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Operands write protect


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Hello everybody,


I would like to ask you if there is possibility to protect operands when using .NET driver.

For monitoring PLC it is sufficient to use read commands.

I tried use SB 140 to protect operands, but still I can write any value to any operand

(it is also possible to connect without knowing PLC name).

This is security problem...

Thank you for any idea.

With my best regards


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Hi, the .Net driver does not supply any way of write protecting operands, since the PLC itself doesn't support it.

The .Net driver only implements the API that are published in Unitronics website.

Unitronics supplies the source codes of the .Net driver, free or charge, so you can implement the feature that you want (reading SB 140 before committing your write requests).

Before commiting the ReadWrite requests, read the value of SB 140, and if the bit is set, then remove the Write Requests from the readwrite requests array.

You, as a programmer, can also do it in your code.


As for SB140, its actual purpose is to allow Read-Only remote access, meaning, when using Remote Access/Remote Operator to control the PLC, you will only see the screen of the PLC, and touch events and keyboard events will be ignored by the PLC.



Yes, the .Net driver allows you to connect to the PLC without supplying a PLC name.

The GetPLC factory has 2 flavors, with and without a PLC name, meaning: this is not a bug, but a feature. We actually use both for different needs.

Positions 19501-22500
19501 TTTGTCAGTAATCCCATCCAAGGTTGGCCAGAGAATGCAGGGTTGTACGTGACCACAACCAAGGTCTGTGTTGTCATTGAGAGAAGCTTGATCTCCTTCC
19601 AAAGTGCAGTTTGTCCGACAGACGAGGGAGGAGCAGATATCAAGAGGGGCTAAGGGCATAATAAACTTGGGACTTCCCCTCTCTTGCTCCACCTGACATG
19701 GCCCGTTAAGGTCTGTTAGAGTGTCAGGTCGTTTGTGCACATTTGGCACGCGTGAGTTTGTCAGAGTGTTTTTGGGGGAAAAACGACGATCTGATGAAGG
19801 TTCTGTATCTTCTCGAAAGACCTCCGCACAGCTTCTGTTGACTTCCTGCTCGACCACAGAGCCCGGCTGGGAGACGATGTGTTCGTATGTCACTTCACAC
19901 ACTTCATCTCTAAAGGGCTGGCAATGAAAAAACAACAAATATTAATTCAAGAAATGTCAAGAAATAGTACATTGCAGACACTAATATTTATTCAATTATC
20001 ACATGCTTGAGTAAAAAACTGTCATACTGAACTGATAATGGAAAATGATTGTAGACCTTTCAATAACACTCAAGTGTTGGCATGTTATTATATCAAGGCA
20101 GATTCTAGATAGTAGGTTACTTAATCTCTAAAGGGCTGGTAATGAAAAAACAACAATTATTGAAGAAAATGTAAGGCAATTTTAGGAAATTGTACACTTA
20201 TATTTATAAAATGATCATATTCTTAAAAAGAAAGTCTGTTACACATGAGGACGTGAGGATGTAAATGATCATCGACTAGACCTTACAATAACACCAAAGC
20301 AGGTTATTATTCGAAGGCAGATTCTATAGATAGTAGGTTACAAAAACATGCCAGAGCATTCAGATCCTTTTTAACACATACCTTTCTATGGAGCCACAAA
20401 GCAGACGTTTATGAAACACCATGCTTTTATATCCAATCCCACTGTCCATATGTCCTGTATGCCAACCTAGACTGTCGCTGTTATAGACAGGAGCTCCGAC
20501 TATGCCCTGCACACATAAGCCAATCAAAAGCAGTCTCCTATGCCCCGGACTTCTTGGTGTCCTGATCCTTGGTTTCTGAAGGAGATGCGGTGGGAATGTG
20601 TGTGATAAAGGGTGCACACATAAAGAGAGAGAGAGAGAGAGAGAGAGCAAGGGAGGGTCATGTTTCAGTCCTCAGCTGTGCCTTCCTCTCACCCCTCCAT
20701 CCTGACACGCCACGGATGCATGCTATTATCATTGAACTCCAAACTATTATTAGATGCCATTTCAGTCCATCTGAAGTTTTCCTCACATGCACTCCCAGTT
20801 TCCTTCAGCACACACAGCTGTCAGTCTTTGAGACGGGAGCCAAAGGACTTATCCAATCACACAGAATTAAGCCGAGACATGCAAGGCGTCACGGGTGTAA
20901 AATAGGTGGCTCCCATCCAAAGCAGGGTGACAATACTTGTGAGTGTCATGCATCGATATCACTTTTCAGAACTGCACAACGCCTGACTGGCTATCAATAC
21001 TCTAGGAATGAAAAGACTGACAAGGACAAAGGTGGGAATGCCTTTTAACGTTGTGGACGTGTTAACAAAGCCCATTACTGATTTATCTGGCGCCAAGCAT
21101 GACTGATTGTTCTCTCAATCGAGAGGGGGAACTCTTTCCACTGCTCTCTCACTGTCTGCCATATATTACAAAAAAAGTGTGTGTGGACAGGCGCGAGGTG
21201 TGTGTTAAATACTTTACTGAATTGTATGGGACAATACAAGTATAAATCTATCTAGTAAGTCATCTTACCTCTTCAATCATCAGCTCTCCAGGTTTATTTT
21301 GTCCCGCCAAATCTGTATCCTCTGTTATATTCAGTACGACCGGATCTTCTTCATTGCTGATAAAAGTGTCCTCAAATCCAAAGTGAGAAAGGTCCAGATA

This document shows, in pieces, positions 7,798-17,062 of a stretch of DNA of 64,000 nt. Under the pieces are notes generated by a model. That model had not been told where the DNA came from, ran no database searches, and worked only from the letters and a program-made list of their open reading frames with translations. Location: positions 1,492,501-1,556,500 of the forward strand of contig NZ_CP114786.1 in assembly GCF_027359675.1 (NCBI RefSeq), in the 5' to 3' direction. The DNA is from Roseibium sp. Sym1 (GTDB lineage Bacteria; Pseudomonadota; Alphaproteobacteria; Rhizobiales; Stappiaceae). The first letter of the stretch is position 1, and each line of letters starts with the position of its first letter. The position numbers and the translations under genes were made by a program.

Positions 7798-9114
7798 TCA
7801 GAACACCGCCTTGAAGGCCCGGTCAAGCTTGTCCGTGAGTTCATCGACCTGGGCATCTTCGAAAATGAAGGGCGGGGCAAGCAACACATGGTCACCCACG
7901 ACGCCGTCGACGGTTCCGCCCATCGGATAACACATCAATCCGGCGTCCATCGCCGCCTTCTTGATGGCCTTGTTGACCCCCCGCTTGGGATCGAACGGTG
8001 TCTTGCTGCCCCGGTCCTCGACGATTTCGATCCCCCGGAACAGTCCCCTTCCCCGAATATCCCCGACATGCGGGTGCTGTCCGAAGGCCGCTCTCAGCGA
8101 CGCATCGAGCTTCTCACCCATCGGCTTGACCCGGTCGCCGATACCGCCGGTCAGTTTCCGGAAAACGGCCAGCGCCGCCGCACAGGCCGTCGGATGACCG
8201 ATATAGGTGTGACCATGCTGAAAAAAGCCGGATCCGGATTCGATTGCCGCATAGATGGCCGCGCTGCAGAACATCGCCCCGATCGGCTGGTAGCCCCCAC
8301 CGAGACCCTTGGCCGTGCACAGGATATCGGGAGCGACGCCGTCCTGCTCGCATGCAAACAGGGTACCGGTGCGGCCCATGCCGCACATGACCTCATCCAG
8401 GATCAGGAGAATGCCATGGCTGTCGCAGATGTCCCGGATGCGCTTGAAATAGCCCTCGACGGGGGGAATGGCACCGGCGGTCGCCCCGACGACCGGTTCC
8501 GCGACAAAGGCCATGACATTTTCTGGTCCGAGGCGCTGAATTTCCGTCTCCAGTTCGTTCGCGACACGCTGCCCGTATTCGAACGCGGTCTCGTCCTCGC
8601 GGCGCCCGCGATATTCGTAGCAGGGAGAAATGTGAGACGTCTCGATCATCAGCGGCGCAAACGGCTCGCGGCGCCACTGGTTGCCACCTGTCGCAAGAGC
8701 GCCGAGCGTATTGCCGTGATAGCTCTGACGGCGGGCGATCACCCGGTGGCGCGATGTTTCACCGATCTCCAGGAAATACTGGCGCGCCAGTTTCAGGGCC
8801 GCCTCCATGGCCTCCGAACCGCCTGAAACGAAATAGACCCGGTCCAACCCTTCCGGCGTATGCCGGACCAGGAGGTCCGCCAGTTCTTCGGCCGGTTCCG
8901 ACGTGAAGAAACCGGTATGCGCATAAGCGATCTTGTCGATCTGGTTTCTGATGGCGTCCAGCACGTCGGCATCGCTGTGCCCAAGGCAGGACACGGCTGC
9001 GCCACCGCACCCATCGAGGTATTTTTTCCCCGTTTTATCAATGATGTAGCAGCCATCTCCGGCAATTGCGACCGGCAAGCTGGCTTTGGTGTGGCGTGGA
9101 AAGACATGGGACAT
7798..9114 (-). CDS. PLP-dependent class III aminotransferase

(I specifically use it a lot, if for example, I want to spawn another connection to the PLC, then I take the original channel of an already existing PLC, and create a new PLC object)

The reason PLC name was added on the first place was not a security problem, but a way of identifying/verifying that the PLC you work with is actually what you meant (this is very important when working with Ethernet).


If the original reason would have been a security then:

* The user would not have been able to see the PLC name within the Info 

* The PLC could not have been read using a PCOM

* For establishing a connection to the PLC, the PLC would be validating the PLC name, and not the other way around

* The PLC would ignore connections if wrong PLC name was sent


All of the above is not true for PLC name, but very true on "Upload Project" when it is password protected (The PLC would validate the sent password and would physically deny access  to the flash area where the Project backup is stored at)

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Dear Saragani,

thank you very much for your detailed explanation and your time to help me.
Unfortunately I can not anymore use PCOM protocol (.Net driver). Any 3rd party application can misuse the protocol and set any

value to the critical operands during the PLC process. As long as there is not System Bit in PLC for operands write protection,

any connection via PCOM is dangerous for application in PLC.

Thank you again for your fast reply
Have a nice weekend.

With my best regards

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